The NBA Bubble according to Denver Nuggets’ Troy Daniels

by Alex Labidou Staff Writer

Troy Daniels promises he didn’t intend to go viral. But thanks to the heightened intrigue around the NBA’s “bubble” in Orlando, the resorts which are housing 22 of the league’s 30 teams, that’s exactly what happened.  

Two weeks ago, Daniels was observing the NBA’s mandated 48-hour quarantine as a preventive measure against COVID-19 at the Grand Destino when his food order was delivered late and wasn’t exactly the most aesthetically appetizing meal. With not much to do and a lot of time to kill, Daniels decided to innocuously post pictures of the meal on Instagram. It immediately became a trending topic on social media and the focal point of talking heads across the national media landscape. 

“[I was] kind of surprised, but it’s about time,” Daniels told joking referring to the attention he’s gained from that post. 

Since that point, Daniels has become a must-follow for fans and observers of the NBA who want an inside look at life in the NBA’s bubble. His next post about his fits in Orlando also soared up the trending charts on social media and had fellow NBA players roasting his over the top looks. 


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One of my favorite looks this year.

A post shared by Troy Daniels (@troydaniels30) on


“The reaction to bubble fits man,” Daniels pauses before laughing. “It’s funny because that picture I literally took when I was in Houston playing for the Lakers. Everyone thought I was in Orlando taking those pictures.” 


Daniels insisted most of his pictures are from Florida though. Although all of the attention has greatly exceeded Daniels’ expectations, he’s enjoyed having a chance to connect with fans and colleagues through social media – especially since he’s separated from family as part of the league’s rules. He calls his 29th birthday, which he spent away from family and friends, the “most unique one of his life.” So, connectivity is important to Daniels. 


“I’m just trying to give my fans and people who follow me a different outlook on what they may see [otherwise],” Daniels explained. “That’s what we’re going through in the bubble…It’s not about where you’re from, it’s about where you’re at. I’ve just dealt with it [the attention] and if I could do it over, I would literally do it over again. It’s just something I try to share with my fans, I’m just a realist.”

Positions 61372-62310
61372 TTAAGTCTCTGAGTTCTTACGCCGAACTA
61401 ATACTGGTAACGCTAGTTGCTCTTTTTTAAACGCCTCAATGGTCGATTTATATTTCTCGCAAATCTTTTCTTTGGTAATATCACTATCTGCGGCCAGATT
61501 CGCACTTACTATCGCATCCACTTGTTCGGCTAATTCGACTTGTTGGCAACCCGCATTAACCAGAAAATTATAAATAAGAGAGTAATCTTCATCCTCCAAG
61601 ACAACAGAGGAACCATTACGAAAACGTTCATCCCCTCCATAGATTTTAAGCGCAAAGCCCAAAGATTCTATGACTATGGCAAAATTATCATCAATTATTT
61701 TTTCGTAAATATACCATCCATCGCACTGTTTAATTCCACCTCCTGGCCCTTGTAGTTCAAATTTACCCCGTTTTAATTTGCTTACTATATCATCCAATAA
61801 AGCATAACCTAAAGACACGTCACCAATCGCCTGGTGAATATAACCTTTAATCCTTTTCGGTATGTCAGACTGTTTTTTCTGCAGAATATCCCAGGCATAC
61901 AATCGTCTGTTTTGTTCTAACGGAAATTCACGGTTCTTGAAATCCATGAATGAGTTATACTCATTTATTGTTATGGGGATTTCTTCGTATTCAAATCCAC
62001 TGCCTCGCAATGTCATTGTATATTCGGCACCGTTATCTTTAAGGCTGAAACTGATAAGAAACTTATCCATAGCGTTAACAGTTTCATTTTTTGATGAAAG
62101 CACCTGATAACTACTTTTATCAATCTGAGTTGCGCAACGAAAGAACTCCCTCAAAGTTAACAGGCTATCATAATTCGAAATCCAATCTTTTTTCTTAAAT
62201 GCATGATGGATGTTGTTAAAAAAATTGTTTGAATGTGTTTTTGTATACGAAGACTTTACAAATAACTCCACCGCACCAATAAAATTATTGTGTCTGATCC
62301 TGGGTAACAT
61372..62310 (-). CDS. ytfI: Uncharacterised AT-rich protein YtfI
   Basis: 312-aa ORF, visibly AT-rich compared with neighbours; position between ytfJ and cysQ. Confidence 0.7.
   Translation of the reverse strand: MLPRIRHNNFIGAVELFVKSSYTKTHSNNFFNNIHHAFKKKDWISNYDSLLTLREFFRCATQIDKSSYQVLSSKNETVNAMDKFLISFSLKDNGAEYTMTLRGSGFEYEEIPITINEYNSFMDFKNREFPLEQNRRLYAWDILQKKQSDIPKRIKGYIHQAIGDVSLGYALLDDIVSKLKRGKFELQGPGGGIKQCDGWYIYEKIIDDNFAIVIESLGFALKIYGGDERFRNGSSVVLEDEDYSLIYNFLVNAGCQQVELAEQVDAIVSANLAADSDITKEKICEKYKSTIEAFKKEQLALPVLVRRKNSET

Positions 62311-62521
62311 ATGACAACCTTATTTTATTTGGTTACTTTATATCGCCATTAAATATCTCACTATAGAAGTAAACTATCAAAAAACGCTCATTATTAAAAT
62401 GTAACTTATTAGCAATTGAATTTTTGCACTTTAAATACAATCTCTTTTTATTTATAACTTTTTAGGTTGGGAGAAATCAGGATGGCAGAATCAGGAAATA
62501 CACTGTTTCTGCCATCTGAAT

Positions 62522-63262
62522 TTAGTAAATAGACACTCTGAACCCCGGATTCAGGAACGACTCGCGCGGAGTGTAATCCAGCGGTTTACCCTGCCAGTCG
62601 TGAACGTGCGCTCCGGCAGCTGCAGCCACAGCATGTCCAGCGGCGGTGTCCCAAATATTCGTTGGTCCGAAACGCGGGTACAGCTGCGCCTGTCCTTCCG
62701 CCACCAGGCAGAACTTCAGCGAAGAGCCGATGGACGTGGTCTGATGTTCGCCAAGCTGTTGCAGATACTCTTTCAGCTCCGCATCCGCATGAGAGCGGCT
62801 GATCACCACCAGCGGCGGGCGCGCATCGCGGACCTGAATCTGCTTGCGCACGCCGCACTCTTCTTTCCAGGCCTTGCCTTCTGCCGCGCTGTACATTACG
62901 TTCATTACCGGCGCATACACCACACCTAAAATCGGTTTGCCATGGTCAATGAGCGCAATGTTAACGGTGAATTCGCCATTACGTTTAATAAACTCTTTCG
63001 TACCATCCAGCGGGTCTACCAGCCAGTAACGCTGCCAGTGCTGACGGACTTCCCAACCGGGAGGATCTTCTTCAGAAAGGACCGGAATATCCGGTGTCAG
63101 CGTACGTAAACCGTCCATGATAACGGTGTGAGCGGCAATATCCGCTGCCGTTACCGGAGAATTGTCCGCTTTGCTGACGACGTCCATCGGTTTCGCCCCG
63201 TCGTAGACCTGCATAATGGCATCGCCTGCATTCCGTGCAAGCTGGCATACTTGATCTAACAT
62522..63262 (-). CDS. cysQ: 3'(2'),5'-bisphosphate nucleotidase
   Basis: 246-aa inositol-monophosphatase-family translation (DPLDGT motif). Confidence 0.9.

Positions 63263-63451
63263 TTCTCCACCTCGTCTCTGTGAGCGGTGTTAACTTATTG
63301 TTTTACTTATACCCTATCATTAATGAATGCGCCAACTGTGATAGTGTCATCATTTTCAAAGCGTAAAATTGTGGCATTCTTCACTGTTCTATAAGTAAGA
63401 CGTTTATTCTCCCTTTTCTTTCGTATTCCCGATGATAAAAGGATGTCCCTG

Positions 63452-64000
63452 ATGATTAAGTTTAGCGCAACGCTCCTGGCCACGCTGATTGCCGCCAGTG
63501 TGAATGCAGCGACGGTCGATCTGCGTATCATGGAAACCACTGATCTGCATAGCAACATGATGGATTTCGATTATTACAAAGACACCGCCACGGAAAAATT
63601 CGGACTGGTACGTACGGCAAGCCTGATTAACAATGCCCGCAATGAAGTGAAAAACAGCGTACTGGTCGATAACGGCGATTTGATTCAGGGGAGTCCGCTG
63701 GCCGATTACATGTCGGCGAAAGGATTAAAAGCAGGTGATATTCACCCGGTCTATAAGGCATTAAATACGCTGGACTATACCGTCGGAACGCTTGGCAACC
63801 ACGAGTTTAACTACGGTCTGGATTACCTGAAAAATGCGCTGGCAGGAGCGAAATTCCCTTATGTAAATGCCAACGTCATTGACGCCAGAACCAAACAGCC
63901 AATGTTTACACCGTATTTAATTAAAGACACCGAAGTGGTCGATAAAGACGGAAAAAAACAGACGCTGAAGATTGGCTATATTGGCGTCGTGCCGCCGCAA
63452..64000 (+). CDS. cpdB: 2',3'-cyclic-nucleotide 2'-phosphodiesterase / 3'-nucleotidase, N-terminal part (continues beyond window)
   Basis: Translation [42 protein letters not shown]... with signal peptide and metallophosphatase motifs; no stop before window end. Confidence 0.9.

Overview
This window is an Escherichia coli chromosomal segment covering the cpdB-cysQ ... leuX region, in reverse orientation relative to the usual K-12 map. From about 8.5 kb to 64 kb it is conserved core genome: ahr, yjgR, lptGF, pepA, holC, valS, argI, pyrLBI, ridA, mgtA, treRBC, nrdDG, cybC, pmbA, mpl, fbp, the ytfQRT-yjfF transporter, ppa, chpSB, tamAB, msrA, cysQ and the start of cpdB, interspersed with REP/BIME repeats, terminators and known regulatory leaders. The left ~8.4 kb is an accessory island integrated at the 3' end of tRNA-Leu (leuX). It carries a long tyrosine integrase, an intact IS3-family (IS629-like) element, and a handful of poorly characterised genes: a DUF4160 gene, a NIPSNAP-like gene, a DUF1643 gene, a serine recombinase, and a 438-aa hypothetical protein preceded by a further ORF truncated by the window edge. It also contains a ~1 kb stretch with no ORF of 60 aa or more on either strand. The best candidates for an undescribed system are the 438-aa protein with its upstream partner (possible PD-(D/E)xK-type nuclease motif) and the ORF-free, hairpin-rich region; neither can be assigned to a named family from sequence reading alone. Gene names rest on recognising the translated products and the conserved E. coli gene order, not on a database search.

Although Daniels might post about things outside of basketball on his social platforms, ranging from cuisine to modeling outfits, make no mistake he’s a well-respected player in the NBA. If one scrolls through the comments of his birthday post on IG, they’ll see well wishes from some of the biggest names in the game, including Damian Lillard and Devin Booker. It is recognition for a player who has fought for each and every step of his NBA journey, coming into the league as an undrafted rookie out of VCU in 2013. Daniels joined the Nuggets on March 5 after being released by the Lakers four days earlier. It was just six days before the NBA decided to suspend the season due to the spread of Coronavirus pandemic. Having to learn the Nuggets offensive and defensive schemes and acclimate to new teammates, while observing social distancing, was challenging to the seven-year NBA veteran. 


“It was like a whirlwind for me because I was literally there for maybe a couple of [days] and then the whole damn season was cancelled,” Daniels said. 


Daniels was assigned a coach on the Nuggets and brought to speed while he was training in Los Angeles, where he resides. After several months away from Denver, the guard landed in the Mile High City a month ago hoping to finally practice with some of his teammates before the team’s practice center was closed due to several members of the organization testing positive for COVID-19. It was another setback, but Daniels focused on the one thing he could control: his attitude.